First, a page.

Sunday, 4 November 2012

Broome Farm Harry Masters Jersey Cider



Moving on. Harry Masters Jersey is another apple that I am familiar with, and one that I get good results with too in my blends. I have always assumed, however, that it is very similar to Dabinett - it tastes roughly the same, looks similar and both are moderate bitter sweets ripe at around the same time in October. This Broome Farm version should help me to confirm this assumption or put it to rest.

Harry Masters Jersey (for anyone who was paying attention to the last paragraph) is a moderate bitter sweet cider apple that generally gets harvesting mid season - between mid October and early November. Its a fairly generous tree, with moderate to small fruit. It originated in Somerset in the early 20th century (see, not all varieties are that old:-) However, by far the most important thing about this cider apple is that I like it a lot in a blend... after all, that is the best way to make good cider, right???!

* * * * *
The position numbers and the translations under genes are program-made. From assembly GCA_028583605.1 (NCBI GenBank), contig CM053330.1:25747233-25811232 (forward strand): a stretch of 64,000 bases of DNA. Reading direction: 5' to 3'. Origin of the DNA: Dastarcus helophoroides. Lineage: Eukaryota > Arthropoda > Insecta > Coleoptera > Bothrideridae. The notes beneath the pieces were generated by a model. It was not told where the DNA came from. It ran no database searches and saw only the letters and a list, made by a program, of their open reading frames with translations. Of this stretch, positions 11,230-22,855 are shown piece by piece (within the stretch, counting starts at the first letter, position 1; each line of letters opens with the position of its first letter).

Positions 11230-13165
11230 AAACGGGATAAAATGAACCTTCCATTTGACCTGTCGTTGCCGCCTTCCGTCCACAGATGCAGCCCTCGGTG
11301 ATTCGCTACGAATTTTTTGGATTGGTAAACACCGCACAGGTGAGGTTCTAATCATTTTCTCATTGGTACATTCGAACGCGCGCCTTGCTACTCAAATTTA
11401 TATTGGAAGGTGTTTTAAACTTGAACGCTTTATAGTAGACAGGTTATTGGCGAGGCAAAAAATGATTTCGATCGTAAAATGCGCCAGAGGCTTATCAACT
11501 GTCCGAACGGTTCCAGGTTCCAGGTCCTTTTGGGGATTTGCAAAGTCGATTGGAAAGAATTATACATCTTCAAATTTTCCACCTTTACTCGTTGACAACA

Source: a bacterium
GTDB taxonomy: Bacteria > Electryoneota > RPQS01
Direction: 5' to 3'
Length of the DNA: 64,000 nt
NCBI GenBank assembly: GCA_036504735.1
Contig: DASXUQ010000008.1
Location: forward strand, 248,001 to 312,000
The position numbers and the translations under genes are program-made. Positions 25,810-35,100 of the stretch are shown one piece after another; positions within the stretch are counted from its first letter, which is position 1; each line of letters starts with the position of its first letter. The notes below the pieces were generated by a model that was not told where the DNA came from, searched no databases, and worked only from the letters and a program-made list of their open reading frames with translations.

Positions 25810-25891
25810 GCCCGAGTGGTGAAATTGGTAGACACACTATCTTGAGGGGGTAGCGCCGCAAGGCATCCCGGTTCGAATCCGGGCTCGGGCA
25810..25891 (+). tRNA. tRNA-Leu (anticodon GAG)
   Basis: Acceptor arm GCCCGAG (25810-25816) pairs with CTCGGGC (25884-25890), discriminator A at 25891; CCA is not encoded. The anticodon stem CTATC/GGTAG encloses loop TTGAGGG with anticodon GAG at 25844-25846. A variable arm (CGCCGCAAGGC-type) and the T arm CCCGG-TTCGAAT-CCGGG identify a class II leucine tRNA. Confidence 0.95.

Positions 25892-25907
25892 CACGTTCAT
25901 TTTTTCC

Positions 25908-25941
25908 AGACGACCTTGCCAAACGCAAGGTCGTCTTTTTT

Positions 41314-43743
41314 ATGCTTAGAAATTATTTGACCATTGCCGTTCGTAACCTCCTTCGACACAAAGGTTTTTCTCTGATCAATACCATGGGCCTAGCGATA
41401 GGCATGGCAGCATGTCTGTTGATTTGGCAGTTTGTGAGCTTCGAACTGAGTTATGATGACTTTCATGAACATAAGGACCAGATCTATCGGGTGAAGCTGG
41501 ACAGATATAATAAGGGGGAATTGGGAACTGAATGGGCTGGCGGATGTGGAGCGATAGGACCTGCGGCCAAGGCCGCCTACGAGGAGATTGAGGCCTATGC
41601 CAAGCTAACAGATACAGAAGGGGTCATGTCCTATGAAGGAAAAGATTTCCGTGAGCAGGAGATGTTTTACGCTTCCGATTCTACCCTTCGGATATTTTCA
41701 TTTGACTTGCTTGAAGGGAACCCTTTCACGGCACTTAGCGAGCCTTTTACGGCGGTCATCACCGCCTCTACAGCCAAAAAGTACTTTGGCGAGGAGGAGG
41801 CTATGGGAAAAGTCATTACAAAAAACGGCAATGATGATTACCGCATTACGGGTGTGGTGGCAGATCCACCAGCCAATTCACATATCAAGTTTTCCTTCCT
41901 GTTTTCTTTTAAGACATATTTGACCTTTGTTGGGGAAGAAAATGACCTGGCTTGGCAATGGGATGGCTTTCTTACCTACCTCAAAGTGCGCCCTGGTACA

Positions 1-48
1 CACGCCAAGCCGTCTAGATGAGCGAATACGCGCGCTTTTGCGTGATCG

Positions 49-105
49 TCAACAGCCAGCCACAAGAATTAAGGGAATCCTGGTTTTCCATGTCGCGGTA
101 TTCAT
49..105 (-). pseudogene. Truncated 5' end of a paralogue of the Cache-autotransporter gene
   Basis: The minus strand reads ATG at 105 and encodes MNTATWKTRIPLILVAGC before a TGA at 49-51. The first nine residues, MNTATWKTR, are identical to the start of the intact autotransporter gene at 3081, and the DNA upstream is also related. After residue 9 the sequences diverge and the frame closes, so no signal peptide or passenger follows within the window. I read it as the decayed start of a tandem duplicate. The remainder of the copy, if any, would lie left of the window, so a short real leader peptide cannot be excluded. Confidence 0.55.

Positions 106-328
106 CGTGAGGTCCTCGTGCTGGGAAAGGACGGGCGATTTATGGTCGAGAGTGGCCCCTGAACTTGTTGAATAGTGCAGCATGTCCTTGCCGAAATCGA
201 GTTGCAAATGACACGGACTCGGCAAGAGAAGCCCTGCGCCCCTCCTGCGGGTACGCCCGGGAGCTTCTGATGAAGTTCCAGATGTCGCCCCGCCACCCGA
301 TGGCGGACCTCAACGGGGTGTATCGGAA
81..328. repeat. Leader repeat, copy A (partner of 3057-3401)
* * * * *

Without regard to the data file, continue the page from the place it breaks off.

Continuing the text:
Its a lovely looking cider right enough. A very clear cider although a fairly heavy sediment suggests some bottle conditioning (on opening, there is a definite fizz which confirms this). Its a low fizz affair.

As with Dabinett, it smells earthy and deeply of cider - not apple juice at all and the fruit part is fairly dull. I like this, and would suggest that Kingston Black, the eponymous single variety apple, is not a clear winner of the award for most balanced and interesting fruit to use in cider.

The taste is full of tannin and there is definite 'farmyard' about this cider. For those who don't know that phrase, its not a bad thing; earthy and orchardy it gives the profile of the fruit roundness and complexity. Hmmm, there really is a lot of tannin here. In fact, its much more tannic than I remember Dabinett being (and the fruit is less tangy).

I reckon this is quite an individually variety to use - although I am not sure it has anything that I would call hugely distinctive. And obviously the one thing that lacks from this cider is acidity. The aftertaste is pretty long and cidery with the tannin lingering.

Overall, I like this drink - and I definitely like this apple too. But I do think its one to add to a blend - and it would add ton's to a blend. This cider scored a bronze award with 70/100.

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